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Doing Life Together

ballet-1971600_1920Affirmation is powerful!

Katie walked off the ballet stage. Having danced her heart out, she came flying into my arms. Beaming like only a mother can, I reached down, kissed her and said, “You were beautiful, wonderful and of course, the best dancer on the stage. I am so proud to be your mom, not because your performance was terrific, which by the way it was, but because you were expressing the gift God gave you. He too is pleased. And using dance to express worship to God gives Him joy.”

As the words left my mouth, I was more than “just mom”. I was a woman of influence, shaping my daughter’s thoughts about herself.

As a therapist, I know how important it is for all of us to be affirmed. I know the power of parental words in a child’s life. We don’t “spoil” our children by praising them. We acknowledge the unique talents and gifts that God has given them and then encourage them to use those gifts for His glory. Parents are always positioned to be chief influencers of their children. When we misuse that influence, problems can erupt.

I’ve counseled many people who long for parental affirmations but never received them. Instead they were pushed to perfection, verbally assaulted, emotionally neglected, or privately shamed, resulting in years of insecurity, low self-esteem or struggles with addiction and eating disorders. They move from relationship to relationship, trying to recreate the “good mom or good dad” they desperately desired. Looking for external validation, they seek and occasionally find. But what is found is never enough because the need to please and be affirmed runs deep.

So how can you, a mom or dad, aunt or uncle, grandmother or grandfather, or professional person become someone of positive influence in a child’s life? Praise often. You can’t spoil a child when praise is honest and genuine. Children do not get big headed or become prideful because of praise, an argument I commonly hear in the church. But rather than only praising performance or success, learn this important principle described by author and apologist, Os Guinness, in his book, The Call. “The greatest deeds are done before an Audience of One, and that is enough.” Ultimately, the only important appraiser of our efforts is God.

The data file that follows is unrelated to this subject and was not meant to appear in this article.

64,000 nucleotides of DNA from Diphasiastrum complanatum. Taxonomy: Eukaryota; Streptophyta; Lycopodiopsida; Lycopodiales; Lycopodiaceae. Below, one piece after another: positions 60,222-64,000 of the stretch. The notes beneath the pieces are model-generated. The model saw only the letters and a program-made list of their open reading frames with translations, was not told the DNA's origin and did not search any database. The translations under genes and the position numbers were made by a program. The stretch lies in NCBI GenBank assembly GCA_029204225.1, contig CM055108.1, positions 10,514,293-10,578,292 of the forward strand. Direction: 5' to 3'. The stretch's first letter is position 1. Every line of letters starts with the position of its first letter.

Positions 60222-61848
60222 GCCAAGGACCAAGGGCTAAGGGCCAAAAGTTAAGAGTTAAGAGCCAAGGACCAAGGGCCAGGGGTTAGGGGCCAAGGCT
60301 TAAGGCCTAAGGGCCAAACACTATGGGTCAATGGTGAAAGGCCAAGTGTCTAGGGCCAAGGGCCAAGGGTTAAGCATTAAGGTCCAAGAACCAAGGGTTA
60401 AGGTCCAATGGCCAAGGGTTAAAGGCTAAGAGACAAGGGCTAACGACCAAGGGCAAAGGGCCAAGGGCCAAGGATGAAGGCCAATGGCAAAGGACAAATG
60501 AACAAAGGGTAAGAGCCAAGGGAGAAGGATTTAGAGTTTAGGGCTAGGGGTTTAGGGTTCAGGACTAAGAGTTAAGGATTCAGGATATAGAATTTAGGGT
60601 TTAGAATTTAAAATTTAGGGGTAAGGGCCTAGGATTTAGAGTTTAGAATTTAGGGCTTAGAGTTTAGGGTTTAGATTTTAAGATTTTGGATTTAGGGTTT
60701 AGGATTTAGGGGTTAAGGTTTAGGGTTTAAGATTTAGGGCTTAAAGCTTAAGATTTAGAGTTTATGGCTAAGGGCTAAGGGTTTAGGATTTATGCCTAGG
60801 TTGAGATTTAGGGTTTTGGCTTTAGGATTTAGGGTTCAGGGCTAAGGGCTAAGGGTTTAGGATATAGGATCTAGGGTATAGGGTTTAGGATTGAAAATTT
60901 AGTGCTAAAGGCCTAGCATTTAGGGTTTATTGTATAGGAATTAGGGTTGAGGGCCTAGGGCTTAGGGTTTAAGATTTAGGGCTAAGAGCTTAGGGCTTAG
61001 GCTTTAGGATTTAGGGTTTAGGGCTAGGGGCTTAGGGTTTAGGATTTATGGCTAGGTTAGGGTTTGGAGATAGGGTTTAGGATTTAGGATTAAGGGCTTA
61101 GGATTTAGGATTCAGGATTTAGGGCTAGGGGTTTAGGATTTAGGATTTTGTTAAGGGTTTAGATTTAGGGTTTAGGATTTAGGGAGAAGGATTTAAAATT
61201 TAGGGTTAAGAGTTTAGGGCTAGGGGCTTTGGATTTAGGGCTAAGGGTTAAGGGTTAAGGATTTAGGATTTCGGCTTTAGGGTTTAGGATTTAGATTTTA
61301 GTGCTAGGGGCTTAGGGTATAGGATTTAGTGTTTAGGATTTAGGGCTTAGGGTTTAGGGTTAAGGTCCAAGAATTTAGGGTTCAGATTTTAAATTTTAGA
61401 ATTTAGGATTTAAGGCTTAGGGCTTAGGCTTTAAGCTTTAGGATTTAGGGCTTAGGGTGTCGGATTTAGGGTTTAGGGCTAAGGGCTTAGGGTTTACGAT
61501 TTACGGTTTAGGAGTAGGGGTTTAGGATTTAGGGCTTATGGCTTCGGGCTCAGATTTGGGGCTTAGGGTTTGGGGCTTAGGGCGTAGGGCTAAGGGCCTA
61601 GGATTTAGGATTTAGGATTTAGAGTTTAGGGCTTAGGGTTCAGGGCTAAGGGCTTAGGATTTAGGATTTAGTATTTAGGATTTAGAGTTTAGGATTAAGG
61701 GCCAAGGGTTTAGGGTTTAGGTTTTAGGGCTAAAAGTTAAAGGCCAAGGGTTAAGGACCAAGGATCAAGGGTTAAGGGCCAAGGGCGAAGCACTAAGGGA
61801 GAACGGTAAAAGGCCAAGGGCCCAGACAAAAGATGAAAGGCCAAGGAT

If you had parents in your life who affirmed you, be thankful. If you are now in a position to be an affirmer, do so. But if you are one who still feels the sting of childhood hurt, there is hope. Someone wants to affirm you. He sees incredible potential and purpose in you. And His influence supercedes failed parenting. He is God and is calling you to Him. As you learn to please only Him, He will affirm and delight in you.

So when my daughter seeks my affirmation, I freely give it but my response is more than praise for a job well done. I am influencing her to think about who she is and who she will become. My heart is for her to know that she not only dances for me, but for that Audience of One. And if I fail a time or two in my affirmation, she will remain confident because she knows that her primary audience, that Audience of One, never fails to give her what she needs.

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